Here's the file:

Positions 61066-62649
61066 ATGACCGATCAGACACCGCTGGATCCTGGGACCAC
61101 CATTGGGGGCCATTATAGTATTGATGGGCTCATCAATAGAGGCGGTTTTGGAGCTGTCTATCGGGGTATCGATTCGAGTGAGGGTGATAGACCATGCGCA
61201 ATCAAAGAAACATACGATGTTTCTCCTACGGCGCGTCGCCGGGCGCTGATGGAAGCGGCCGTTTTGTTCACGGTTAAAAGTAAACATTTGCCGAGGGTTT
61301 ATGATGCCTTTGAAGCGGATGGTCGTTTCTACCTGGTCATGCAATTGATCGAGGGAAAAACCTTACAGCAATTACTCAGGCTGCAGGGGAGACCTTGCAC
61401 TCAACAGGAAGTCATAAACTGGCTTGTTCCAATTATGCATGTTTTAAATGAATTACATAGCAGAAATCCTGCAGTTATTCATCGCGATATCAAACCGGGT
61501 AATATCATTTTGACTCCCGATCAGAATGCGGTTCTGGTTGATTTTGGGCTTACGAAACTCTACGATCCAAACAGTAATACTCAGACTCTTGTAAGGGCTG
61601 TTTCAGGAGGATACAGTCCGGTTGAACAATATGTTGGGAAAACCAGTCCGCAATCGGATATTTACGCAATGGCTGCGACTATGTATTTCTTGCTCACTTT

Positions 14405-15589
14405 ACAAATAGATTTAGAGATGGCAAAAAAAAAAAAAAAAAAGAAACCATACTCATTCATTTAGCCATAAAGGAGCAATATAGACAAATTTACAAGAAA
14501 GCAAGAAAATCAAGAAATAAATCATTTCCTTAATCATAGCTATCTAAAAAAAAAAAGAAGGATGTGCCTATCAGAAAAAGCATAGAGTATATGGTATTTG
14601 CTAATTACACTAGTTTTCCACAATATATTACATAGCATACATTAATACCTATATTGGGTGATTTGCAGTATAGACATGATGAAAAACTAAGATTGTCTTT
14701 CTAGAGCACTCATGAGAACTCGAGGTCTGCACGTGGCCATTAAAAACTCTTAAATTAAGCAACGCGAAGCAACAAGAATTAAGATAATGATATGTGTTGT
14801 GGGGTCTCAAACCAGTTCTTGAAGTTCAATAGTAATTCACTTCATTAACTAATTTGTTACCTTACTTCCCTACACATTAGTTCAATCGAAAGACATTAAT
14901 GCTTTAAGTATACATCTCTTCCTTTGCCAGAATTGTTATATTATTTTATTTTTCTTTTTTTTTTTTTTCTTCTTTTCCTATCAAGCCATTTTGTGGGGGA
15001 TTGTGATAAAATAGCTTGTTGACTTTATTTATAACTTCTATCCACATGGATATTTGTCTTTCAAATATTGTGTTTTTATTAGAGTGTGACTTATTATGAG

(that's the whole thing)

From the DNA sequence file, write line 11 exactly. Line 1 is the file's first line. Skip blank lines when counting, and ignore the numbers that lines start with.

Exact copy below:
14501 GCAAGAAAATCAAGAAATAAATCATTTCCTTAATCATAGCTATCTAAAAAAAAAAAGAAGGATGTGCCTATCAGAAAAAGCATAGAGTATATGGTATTTG